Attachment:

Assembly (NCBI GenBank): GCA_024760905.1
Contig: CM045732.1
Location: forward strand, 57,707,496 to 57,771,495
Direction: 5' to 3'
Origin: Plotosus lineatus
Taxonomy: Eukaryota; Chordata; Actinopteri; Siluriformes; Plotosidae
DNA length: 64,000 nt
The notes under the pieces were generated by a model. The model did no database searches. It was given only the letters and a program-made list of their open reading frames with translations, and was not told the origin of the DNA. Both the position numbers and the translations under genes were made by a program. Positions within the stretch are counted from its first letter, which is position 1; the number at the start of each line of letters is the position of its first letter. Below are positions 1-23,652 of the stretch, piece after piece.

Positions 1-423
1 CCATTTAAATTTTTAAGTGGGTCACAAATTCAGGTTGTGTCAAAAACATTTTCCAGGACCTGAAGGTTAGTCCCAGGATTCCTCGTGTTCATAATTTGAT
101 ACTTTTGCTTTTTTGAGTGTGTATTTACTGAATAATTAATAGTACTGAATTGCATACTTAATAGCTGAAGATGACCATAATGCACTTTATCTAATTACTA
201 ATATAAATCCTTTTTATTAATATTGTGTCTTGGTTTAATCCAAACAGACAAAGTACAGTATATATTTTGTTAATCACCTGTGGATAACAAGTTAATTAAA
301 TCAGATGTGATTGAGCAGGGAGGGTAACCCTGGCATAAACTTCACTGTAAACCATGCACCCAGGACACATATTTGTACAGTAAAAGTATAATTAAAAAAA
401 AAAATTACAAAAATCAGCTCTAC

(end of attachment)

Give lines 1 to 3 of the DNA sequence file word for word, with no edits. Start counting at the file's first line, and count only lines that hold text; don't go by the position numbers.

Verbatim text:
Assembly (NCBI GenBank): GCA_024760905.1
Contig: CM045732.1
Location: forward strand, 57,707,496 to 57,771,495